– New transient solvers BACKEULER, BACKEULER_SPARSE (implicit fixed-step Euler) and RK45 (explicit variable-step Runge-Kutta-Fehlberg) are now available. Some of these are optimised for real-time.

– New linear equations solver that speeds up simulations by up to 30%.

– More real-time capabilities for monitoring all the integration steps of the simulation and detecting bottlenecks (graphic monitor of real-time compliance, optimised residues function, etc).

– New matrix classes that allow matrix arithmetic and vectors like in Matlab.

– Improved Automatic Testing tool, more powerful and intuitive.

– Improved HDF5 file comparer for navigating through the differences more quickly and intuitively.

– Functions for converting real numbers to binary and hexadecimal.

– Improvements to EDictionary and ESet containers to allow duplicates.

– Improved exporting of models to MS Excel with external objects

– New management of page size and margins in schematics.

– Improved graphic simulation monitor with more options for a more user-friendly experience.

– Etc.

In case you have up to date the EcosimPro maintenance, please check your download area to get the latest installer packages.

New PROOSIS 3.10 released

PROOSIS 3.10 has been released today with new capabilities that make it state of the art software for generating aeronautical simulation models. Many enhancements have been made, including new and faster solvers, new multi-instances editor that improve the capabilities of use of schematics, full co-simulation support using standard FMI 2.0, new classes for matrices arithmetic, an improved automatic testing tool of models and libraries, real-time capabilities, etc.

A list with some of the improvements is the following:

– New multi-instance editor in the schematic that enables editing several objects simultaneously and intuitively.

– Importing/exporting of models using standard FMI, improved to make it multi-process.

– New transient solvers BACKEULER, BACKEULER_SPARSE (implicit fixed-step Euler) and RK45 (explicit variable-step Runge-Kutta-Fehlberg) are now available. Some of these are optimised for real-time.

– New linear equations solver that speeds up simulations by up to 30%.

– More real-time capabilities for monitoring all the integration steps of the simulation and detecting bottlenecks (graphic monitor of real-time compliance, optimised residues function, etc).

– New matrix classes that allow matrix arithmetic and vectors like in Matlab.

– Improved Automatic Testing tool, more powerful and intuitive.

– Improved HDF5 file comparer for navigating through the differences more quickly and intuitively.

– Functions for converting real numbers to binary and hexadecimal.

– Improvements to EDictionary and ESet containers to allow duplicates.

– Improved exporting of models to MS Excel with external objects

– New management of page size and margins in schematics.

– Improved graphic simulation monitor with more options for a more user-friendly experience.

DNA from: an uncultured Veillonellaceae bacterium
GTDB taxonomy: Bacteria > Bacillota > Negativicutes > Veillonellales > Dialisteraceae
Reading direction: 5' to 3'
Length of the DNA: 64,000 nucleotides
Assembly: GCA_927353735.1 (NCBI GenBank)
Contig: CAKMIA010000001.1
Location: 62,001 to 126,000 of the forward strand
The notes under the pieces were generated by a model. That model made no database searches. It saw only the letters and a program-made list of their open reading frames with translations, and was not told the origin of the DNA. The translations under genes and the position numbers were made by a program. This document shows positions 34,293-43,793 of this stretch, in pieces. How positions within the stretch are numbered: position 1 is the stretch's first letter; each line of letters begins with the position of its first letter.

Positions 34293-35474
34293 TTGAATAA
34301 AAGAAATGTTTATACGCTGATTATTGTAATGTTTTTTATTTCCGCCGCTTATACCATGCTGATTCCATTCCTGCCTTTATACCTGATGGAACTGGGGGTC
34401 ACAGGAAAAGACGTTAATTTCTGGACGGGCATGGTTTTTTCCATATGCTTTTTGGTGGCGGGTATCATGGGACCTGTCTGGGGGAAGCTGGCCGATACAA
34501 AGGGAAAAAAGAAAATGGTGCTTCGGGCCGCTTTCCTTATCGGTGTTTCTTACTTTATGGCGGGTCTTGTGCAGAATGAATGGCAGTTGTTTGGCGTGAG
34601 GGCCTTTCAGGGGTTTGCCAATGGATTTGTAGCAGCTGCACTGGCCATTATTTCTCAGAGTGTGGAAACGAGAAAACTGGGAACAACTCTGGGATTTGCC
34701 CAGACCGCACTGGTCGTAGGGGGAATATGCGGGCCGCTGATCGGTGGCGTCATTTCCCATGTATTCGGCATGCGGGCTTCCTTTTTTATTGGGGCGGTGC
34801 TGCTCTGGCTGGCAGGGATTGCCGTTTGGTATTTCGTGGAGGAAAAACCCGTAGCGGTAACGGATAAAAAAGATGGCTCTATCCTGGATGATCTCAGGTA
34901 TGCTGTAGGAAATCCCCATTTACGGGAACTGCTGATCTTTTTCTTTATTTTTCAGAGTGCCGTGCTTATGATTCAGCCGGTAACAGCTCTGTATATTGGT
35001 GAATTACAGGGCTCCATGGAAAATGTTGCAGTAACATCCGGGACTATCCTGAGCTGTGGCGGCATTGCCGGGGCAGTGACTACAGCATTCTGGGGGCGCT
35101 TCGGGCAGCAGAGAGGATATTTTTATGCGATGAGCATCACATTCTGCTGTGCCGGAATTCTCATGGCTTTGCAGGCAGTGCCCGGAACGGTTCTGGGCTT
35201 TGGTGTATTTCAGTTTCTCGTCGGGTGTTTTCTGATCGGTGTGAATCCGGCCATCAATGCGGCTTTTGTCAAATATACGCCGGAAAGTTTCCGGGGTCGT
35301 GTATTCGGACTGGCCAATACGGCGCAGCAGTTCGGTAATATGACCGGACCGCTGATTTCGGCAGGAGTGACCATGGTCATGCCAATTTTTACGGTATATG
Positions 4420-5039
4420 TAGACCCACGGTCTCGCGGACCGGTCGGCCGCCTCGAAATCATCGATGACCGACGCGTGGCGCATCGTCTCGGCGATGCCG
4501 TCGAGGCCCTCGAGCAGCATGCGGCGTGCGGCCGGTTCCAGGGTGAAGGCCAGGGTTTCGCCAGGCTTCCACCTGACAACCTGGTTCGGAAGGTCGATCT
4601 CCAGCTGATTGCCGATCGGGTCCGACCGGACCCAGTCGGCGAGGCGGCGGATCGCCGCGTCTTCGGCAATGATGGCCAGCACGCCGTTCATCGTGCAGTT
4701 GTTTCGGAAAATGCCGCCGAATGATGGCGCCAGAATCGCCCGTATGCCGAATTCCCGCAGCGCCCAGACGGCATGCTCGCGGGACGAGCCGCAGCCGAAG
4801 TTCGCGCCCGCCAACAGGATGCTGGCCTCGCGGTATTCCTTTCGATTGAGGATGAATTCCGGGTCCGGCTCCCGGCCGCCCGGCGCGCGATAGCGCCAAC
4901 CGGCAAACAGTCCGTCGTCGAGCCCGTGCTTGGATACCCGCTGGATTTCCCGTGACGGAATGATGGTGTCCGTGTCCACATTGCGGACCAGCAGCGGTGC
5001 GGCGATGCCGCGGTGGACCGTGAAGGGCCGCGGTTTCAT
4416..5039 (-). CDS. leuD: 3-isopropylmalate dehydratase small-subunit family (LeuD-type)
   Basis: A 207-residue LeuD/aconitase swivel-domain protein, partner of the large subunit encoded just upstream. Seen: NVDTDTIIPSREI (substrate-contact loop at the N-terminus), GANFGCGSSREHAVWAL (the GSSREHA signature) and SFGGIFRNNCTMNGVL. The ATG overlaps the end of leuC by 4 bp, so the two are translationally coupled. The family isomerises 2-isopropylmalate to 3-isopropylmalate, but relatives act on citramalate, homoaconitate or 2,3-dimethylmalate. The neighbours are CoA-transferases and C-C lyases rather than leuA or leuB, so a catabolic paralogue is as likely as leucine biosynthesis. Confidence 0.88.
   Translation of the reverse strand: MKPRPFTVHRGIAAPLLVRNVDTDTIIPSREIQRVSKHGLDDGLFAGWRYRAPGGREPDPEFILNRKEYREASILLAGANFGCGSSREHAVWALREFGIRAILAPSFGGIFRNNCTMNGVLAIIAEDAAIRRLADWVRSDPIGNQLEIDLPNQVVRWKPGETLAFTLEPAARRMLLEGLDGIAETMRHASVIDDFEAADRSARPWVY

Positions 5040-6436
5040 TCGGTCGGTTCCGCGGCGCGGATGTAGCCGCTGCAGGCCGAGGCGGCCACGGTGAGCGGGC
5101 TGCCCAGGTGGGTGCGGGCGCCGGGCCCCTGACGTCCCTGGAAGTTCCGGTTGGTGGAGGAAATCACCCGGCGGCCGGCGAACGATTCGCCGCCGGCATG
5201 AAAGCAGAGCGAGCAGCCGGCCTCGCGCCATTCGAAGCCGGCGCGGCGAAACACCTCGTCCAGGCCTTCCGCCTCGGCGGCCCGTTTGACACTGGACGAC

– Etc.

Besides, more than 100 SPR (software problem reports) have been solved from previous versions.

In case you have up to date the PROOSIS maintenance, please check your download area to get the latest installer packages.

New 3-day introductory course on Modelling Space Propulsion Systems with EcosimPro in November 2017

A 3-day introductory course to modelling space propulsion systems with EcosimPro and its toolkits will be given in Madrid from November 14-16, 2017. EcosimPro has different toolkits for the modelling of launchers and satellite propulsion systems: ESPSS, FLUIDAPRO and LPRES. This course will show how to model typical propulsion systems in an efficient manner. These toolikts are used today by many companies worldwide to design propulsion systems (e.g. ESPSS is the official tool of the European Space Agency).

The course will cover test cases such as: priming simulation in two-phase piping networks, startup and shutdown of a rocket engine, design and off-design of rockets, coupling of the propulsion system and the control system, physical modelling of typical components (e.g. pipes, turbo-machinery, combustors, nozzles, etc.) and many more.

Download course program in brochure: Modelling Space Propulsion Systems with EcosimPro.

New 3-day introductory course on Modelling Gas Turbines with PROOSIS in October 2017

A 3-day introductory course to modelling gas turbines with PROOSIS will be given in Madrid from October 24-26, 2017. The course will focus on the modelling and simulation of aeronautical propulsion systems and on acquainting users with the wide range of calculations that can be done with PROOSIS. PROOSIS is used to model 0D and 1D aeronautical systems.

During the course the students will model a complete turbofan and perform the corresponding analysis: single design, multi-point design, optimisation, steady state calculation, operating line and a complete transient mission with the engine. In addition, multiple ways to export the engine model to other platforms using international standards such as ARP-4868, FMI, C++, Excel, etc, will be studied. After this course, students can begin to model aircraft engines with PROOSIS with optimal efficiency.

Download course program in brochure: Modelling Gas Turbine Engines with PROOSIS.